July 3, 2010 in City

Charge filed in Spokane shooting

But murder suspect deported in January
By The Spokesman-Review
 

Valdovinos
(Full-size photo)

The roommate of a man found shot to death near Green Bluff last fall has been charged with his murder.

But detectives haven’t arrested Miguel A. Rodriguez-Barbosa. The 19-year-old was deported to Mexico in January after being convicted of a felony related to marijuana found in the north Spokane home he shared with the victim.

Court documents supporting a first-degree murder charge against Rodriguez-Barbosa, 19, were ordered sealed June 24 by Superior Court Judge Michael Price, one week after Judge Ellen Kalama Clark approved a $1 million warrant for the suspect’s arrest.

The charge ends an eight-month investigation that was aided by fingerprint evidence and cell phone call records, but begins a search for a young man long considered a murder suspect who was not charged until months after his return to his home country.

Sheriff’s spokesman Sgt. Dave Reagan declined to comment on the case Friday.

Rodriguez-Barbosa is accused of killing Jesus Torres Valdovinos, whose body was found Oct. 18 wrapped in a blanket and plastic bags along Day-Mount Spokane Road. He’d been shot in the head.

Rodriguez-Barbosa told investigators that Valdovinos, 25, sold large amounts of marijuana and was training him to take over his business while he traveled to Mexico for a year, according to search warrants used to access phone and cell-tower records. Valdovinos’ supplier had been at the home at 623 E. Vicksburg Ave. to collect an $85,000 debt Oct. 17, the day investigators believe he was killed, according to the warrants.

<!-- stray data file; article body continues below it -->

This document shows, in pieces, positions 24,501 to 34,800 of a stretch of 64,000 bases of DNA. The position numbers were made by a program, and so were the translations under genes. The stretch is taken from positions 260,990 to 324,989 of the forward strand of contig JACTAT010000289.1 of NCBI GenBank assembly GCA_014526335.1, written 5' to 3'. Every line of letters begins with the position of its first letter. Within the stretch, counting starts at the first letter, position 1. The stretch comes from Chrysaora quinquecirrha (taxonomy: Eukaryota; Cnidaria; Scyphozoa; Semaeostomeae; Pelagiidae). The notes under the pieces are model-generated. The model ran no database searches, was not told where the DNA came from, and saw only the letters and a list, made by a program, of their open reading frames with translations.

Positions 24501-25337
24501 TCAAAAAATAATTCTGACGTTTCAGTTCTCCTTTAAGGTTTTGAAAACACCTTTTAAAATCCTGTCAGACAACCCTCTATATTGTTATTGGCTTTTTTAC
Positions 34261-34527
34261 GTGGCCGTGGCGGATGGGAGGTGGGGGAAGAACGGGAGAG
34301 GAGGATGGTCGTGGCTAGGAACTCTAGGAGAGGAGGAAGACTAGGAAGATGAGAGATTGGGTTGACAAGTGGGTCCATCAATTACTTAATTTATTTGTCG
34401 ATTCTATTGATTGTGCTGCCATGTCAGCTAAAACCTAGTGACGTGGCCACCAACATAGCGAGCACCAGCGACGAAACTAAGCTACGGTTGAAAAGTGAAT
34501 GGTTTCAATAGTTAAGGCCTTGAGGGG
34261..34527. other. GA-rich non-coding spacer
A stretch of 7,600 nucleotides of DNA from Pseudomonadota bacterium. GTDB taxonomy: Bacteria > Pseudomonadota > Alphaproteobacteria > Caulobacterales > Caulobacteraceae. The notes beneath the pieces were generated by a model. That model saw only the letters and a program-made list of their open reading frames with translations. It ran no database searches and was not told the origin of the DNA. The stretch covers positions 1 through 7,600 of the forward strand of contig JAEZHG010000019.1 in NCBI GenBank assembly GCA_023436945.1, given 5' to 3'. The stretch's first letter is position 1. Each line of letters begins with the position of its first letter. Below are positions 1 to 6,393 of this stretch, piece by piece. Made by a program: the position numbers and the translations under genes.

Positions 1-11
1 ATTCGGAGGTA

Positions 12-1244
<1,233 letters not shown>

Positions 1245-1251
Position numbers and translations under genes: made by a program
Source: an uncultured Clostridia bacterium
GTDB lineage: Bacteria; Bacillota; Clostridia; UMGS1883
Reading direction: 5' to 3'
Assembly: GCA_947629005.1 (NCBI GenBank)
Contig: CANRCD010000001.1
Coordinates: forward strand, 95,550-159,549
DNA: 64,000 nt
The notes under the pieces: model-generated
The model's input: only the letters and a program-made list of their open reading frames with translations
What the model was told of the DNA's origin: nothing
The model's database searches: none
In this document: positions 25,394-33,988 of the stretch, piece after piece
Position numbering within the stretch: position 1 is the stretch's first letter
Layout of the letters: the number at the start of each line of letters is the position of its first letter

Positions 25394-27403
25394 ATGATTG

Rodriguez-Barbosa was deported Jan. 20, nearly two weeks after he pleaded guilty to felony possession of a controlled substance with intent to deliver and was credited for 72 days already spent in jail. He had been living in the United States on a work visa cleaning repossessed homes; his felony conviction made him eligible for deportation.

“He didn’t disappear. We disappeared him,” said Virginia Kice, spokeswoman for U.S. Immigration and Customs Enforcement.

When federal officials learn of a convict eligible for deportation, “our responsibility is to proceed with efforts to remove them,” Kice said. “We can’t detain someone for the purposes of local prosecution.”

A first-degree murder charge was filed against Rodriguez-Barbosa on June 14 in Spokane County Superior Court.

The teenager spoke with investigators after Valdovinos’ body was found, but he was described as uncooperative.

“(Rodriguez-Barbosa) was adamant during interviews that no evidence would be found connecting him to the homicide or transport of the body,” according to a search warrant filed in January.

About the same time investigators prepared that warrant, Rodriguez-Barbosa’s fingerprints were found on plastic bags with Valdovinos’ body. Detectives discovered a phone number Rodriguez-Barbosa called nine times after Valdovinos was killed. Valdovinos’ phone showed about 34 calls to the same number between Oct. 3 and Oct. 19, according to a search warrant filed in January. Six were incoming calls made after Oct. 17.

According to search warrants, Rodriguez-Barbosa told investigators he’d seen Valdovinos’ marijuana supplier leave the home Oct. 17 after receiving $60,000 to cover a drug debt and $25,000 for a vehicle debt. He told investigators he left for the night and returned the next morning to find Valdovinos missing.

Also missing was a loveseat, which investigators never found, but Rodriguez-Barbosa claimed it had been thrown out weeks before after hot sauce stained it.

The teen also said a hole in the ceiling above where the loveseat had been, which detectives believe was caused by gunfire, had been there for months. But according to court documents, several witnesses said they’d never seen the hole and claimed the loveseat had been there the morning of Oct. 17.

A man previously described by sheriff’s officials as a person of interest in the case, 28-year-old Marco Antonio Noriega-Lopez, was arrested on a drug charge in December after investigators discovered a series of phone calls Rodriguez-Barbosa made to him Oct. 17. Prosecutors dismissed the charge June 23 but can refile.


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